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A New Ideology

2017 September 27
by Ian Welsh

There is no reality which is not mediated by perception. This is not to say that there is no reality; the famous “I refute you thus,” kicking a rock, applies. It does not mean there are no natural laws, no physics, chemistry, or even truth—or Truth. It means that we decide what reality means through a thick lens of belief. This lens picks out what is important, obscures the unimportant, and distorts everything, and most people are hardly even aware that it exists.

Keynes once wrote that most politicians are slaves of some defunct economist, generally whose name they don’t even know. That we should regulate the world through markets is an idea which would have been absurd to virtually everyone three hundred years ago, even as the divine right of Kings is absurd to us today. That corporations should shield their owners from liability is an idea which was bitterly opposed by most capitalists two hundred years ago. That greed leads to better outcomes was laughable to virtually everyone, including Adam Smith, who thought it worked only in very specific circumstances and lamented that tradespeople were constantly in conspiracy against the public.

That goods, including food, should be primarily divided based on market success is another idea that most of the world, for most of history, has never held.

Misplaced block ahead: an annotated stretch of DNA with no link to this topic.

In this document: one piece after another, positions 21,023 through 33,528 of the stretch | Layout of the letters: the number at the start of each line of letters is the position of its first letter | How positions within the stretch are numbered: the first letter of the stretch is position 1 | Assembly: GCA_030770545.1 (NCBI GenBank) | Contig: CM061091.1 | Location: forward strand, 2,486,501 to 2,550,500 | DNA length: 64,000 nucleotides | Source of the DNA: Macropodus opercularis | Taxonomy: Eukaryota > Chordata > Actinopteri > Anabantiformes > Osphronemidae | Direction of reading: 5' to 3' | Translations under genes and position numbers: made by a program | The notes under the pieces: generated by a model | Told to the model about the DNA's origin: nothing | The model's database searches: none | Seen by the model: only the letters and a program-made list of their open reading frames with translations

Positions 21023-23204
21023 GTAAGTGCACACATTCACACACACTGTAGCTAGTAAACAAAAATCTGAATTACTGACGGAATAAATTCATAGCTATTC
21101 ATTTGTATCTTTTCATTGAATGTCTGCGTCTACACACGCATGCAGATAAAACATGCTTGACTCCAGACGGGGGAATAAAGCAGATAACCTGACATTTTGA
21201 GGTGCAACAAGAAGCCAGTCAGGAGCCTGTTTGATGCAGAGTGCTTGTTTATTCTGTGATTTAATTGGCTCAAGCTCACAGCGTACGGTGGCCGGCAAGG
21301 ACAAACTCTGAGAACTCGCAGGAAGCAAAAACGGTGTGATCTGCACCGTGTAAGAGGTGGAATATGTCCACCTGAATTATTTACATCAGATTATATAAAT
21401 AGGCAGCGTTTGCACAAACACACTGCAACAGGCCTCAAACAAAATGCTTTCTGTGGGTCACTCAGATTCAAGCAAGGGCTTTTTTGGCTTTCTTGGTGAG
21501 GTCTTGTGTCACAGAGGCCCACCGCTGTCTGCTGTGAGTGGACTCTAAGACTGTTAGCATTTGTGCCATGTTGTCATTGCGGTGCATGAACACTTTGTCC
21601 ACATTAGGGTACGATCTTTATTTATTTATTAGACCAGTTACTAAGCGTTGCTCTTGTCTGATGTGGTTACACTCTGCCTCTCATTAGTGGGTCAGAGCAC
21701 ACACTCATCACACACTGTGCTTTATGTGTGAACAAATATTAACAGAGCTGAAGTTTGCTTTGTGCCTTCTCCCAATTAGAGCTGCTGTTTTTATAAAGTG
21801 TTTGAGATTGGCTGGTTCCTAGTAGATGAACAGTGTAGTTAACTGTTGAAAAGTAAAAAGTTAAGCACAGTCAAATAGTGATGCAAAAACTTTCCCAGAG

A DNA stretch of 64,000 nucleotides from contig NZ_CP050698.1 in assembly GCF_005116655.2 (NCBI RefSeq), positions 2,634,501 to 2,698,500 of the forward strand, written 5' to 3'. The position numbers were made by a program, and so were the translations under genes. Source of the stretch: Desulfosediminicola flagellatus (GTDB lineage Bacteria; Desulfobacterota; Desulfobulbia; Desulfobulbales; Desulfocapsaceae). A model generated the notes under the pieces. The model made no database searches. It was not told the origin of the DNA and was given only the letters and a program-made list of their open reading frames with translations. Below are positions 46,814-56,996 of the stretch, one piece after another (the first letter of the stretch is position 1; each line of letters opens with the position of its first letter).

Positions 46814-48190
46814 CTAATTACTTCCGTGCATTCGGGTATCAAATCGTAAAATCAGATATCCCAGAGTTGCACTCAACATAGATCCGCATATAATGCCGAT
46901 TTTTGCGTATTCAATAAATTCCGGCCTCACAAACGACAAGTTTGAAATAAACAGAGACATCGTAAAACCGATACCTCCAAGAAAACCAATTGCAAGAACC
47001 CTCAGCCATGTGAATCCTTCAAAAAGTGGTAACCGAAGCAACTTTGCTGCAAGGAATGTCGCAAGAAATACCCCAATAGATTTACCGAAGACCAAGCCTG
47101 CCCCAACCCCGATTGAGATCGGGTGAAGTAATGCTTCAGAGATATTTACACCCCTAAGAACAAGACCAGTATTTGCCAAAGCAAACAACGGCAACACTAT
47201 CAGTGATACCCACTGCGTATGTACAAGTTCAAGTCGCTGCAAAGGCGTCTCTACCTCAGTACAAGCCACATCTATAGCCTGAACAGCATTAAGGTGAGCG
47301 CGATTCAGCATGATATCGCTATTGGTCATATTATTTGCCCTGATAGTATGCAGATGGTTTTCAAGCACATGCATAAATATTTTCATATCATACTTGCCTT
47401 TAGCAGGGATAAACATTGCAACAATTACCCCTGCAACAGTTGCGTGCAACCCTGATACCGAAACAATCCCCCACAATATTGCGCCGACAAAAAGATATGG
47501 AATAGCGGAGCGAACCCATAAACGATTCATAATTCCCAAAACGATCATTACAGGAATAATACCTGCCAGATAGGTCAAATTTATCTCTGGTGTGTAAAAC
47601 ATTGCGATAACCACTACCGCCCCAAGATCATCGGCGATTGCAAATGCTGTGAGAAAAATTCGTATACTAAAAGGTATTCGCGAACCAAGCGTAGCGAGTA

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What is oddest about our modern ideology is the same thing that is odd about virtually all ideologies: It contradicts itself. We do not have either free or competitive markets, and not one in a hundred free market ideologues could define a competitive market, nor would they want one if they could, as an actual competitive market reduces profits to nearly nothing. Free markets cannot exist without government coercion, yet we have come to assume that it is government which makes markets unfree, which is a half truth at best. It’s markets that make governments unfree when they buy government–and the first thing any good capitalist does upon winning a market is try to eliminate the free market, since an actual free market threatens a monopolist or oligopolist.